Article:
In Del Tredici's paper (along with a paper I am working on publishing very soon), we learn that sprouts in redwoods develop very similarly to epicormic branches just at the very base of the tree. The lignotubers from from a seed and the meristematic tissue is created at germination. The release of these meristems can be centuries after they first formed.

Similarly, we know from albino redwoods that redwoods have to produce adventitious shoots originating from their roots. That means that even a tree that originated 10 feet away (maybe even 20 or 30 feet away) could be from the same clone. There are genetic studies showing this to be the case.

So just following where the two piths are formed will not provide an answer. If the pith formed from either the lignotuber as a "branch" or from a root as an "adventitious branch," either way, developmentally, these are "branches." These branches, however, can become treelike.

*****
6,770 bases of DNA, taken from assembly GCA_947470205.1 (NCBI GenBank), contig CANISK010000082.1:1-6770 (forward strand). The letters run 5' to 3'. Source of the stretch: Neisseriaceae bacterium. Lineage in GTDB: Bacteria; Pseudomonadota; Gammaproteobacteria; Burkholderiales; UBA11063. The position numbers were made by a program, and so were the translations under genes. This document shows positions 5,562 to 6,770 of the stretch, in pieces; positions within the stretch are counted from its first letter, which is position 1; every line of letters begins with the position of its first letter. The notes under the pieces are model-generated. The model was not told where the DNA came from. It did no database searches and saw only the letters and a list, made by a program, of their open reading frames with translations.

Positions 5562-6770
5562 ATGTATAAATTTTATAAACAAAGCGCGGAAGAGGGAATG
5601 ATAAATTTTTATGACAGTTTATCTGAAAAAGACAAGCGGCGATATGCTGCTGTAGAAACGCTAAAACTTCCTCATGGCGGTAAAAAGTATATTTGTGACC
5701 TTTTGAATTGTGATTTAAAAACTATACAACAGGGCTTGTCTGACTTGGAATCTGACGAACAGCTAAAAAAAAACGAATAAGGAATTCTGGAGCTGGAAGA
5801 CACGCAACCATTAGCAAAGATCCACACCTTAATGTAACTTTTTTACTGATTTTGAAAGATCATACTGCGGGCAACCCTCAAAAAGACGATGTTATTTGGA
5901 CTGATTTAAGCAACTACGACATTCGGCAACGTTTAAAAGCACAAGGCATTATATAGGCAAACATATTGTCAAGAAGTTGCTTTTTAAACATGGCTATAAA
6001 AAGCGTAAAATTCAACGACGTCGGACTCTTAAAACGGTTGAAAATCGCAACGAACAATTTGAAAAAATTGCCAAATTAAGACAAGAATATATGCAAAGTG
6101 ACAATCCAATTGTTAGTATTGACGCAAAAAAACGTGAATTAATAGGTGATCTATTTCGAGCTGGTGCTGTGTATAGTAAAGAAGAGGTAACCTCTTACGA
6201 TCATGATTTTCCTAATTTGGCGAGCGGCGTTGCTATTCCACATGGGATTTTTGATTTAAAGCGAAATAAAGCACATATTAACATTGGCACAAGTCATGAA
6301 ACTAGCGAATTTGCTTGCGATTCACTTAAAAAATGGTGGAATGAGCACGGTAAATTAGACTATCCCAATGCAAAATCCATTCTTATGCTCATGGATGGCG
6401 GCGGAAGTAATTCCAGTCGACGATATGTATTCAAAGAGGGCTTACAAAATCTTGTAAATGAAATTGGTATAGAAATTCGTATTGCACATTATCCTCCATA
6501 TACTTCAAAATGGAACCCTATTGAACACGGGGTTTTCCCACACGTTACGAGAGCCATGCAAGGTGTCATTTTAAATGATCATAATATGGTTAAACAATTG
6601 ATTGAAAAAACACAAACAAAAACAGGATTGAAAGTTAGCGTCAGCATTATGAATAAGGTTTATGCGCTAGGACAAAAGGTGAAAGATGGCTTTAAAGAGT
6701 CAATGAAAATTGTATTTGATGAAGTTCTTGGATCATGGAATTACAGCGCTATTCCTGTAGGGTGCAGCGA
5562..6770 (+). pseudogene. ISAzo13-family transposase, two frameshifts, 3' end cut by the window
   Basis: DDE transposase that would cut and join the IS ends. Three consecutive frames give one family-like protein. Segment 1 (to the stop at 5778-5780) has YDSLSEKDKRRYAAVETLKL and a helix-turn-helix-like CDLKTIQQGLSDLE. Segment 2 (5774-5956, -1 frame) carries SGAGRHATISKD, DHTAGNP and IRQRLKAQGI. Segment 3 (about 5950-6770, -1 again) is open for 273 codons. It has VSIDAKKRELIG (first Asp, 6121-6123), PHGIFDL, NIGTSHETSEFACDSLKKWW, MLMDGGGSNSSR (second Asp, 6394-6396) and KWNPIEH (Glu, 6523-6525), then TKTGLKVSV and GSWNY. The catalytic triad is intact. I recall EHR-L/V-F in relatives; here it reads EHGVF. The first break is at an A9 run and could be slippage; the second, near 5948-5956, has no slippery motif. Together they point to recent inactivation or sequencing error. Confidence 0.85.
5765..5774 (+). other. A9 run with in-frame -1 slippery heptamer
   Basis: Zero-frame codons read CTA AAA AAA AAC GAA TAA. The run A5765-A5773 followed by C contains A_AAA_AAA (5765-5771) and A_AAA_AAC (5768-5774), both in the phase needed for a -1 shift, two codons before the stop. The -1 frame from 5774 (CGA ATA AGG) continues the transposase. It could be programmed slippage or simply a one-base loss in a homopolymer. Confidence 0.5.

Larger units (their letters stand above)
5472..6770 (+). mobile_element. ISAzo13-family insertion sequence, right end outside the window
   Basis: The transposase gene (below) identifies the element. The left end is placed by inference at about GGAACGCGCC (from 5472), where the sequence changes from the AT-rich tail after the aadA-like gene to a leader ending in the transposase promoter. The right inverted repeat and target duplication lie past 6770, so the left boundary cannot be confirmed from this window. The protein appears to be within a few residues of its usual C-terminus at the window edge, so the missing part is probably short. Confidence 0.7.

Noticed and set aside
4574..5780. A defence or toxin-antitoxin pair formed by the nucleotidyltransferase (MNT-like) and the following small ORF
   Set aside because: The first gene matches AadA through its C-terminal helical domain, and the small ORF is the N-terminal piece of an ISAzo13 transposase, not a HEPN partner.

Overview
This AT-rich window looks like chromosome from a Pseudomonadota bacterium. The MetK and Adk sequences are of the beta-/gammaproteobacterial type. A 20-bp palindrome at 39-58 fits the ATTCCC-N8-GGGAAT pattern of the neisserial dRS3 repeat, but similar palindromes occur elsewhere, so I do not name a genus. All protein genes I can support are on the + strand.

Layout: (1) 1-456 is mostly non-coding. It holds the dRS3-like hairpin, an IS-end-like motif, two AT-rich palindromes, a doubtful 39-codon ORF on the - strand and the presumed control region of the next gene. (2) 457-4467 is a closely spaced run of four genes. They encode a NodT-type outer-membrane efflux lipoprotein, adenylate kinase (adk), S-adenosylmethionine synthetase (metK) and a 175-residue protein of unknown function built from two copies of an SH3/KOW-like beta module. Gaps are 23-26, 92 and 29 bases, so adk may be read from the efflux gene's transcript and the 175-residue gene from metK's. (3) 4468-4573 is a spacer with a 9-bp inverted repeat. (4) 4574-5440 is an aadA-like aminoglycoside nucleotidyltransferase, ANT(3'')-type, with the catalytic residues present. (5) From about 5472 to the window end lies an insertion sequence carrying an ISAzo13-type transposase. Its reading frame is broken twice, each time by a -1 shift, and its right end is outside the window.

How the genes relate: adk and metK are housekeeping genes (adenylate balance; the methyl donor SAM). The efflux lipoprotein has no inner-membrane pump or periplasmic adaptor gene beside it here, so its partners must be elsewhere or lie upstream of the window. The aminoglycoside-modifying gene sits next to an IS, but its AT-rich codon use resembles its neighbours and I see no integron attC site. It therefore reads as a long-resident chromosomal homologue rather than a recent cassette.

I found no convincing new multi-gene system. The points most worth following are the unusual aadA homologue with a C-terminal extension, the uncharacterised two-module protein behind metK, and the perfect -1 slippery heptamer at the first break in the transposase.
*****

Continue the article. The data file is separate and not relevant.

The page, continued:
With coast redwoods, especially in Prairie Creek and Del Norte County, they rarely produce seeds (as per Sillett and Van Pelt and personal observation). The seeds would have little chance of establishment with all the 8 foot tall sword ferns. So we can't, without genetic testing described in a recent paper published in March 2015, determine whether or not a redwood tree offspring is a clone (developmentally originating from the same seed) or aclonal (originating from an individual seed).

So again, coming from a point of "field work," we need to have a way to easily distinguish trees. And physiologically, even if the trees are aclonal within the fusion, they certainly are sharing resources and act physiologically like one. And in either situation, the tree's circumstances should be the same regardless of development from the same seed or different seeds.

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#16)  Re: Measuring Fusions